Arctic Ocean governance in light of an of an international legally binding instrument on the conservation and sustainable use of marine biodiversity of areas beyond national jurisdiction
Peer reviewed, Journal article
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Original versionMarine Policy. 2019, 1-8. 10.1016/j.marpol.2019.103768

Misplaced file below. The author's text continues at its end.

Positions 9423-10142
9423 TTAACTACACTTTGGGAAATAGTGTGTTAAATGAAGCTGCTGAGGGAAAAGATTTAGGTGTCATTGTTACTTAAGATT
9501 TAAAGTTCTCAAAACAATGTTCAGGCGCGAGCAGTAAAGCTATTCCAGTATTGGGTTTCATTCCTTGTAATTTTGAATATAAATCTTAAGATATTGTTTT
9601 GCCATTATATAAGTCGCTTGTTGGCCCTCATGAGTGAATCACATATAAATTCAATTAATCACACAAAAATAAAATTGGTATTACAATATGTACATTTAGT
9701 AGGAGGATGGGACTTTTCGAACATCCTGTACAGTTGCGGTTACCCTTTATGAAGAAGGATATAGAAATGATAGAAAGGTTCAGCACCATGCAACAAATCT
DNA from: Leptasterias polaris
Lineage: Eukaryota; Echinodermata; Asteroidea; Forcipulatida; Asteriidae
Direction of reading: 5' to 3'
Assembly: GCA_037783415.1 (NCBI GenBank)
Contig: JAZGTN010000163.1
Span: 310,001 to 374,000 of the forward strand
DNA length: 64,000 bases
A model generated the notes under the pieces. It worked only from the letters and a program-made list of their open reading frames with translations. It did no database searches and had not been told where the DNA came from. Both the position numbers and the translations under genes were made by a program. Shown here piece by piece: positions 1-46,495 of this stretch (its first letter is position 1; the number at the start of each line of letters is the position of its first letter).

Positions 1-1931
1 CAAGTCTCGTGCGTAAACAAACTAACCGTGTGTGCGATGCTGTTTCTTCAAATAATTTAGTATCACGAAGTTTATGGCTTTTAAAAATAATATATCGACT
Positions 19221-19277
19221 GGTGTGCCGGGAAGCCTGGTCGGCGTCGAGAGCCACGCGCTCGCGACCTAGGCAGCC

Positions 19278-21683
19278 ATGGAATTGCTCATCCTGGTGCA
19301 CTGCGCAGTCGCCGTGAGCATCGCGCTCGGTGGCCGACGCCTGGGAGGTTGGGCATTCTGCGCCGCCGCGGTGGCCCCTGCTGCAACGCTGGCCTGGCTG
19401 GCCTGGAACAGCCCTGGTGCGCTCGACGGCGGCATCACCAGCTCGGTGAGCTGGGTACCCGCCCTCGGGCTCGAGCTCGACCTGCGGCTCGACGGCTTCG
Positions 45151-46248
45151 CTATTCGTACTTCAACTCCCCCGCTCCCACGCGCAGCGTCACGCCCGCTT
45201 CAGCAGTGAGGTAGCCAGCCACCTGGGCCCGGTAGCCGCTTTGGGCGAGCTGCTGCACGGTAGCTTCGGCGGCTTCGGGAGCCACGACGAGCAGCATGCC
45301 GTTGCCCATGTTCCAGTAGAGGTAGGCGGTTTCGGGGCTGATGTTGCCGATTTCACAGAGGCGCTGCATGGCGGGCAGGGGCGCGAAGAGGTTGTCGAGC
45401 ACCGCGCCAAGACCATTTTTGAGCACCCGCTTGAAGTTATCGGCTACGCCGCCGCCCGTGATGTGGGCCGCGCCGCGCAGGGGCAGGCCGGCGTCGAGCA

A global process is underway towards an international legally binding instrument (ILBI) under the Law of Sea Convention (LOSC) on the conservation and sustainable use of marine biodiversity of areas beyond national jurisdiction This global instrument may influence the governance of the Arctic Ocean of which a large part is beyond national jurisdiction. The Ocean remains one of the last great oceanic wilderness areas of the planet while at the same time being highly vulnerable to climate change and the increased human activity that may follow from the retreating sea ice. The physical changes of the Arctic Ocean have led to growing international attention and perception of the Arctic Ocean as a global common with calls for its increased protection. Alongside with the process towards an ILBI, various initiatives have been taken and discussions conducted within the Arctic region on a mechanism for Arctic marine governance including on the role of the Arctic Council. The current legal framework for governance of the Arctic Ocean is fragmented and incomplete in terms of protecting biodiversity. The article discusses the relevance of a future global instrument for the protection of biodiversity in the Arctic Ocean and its relationship with regional initiatives and existing instruments governing the Ocean. It suggests that Arctic states should use the ongoing global negotiation process as an incentive to take responsibility and be proactive in creating a comprehensive protection regime for the Ocean rather than waiting for the global instrument to serve as the platform.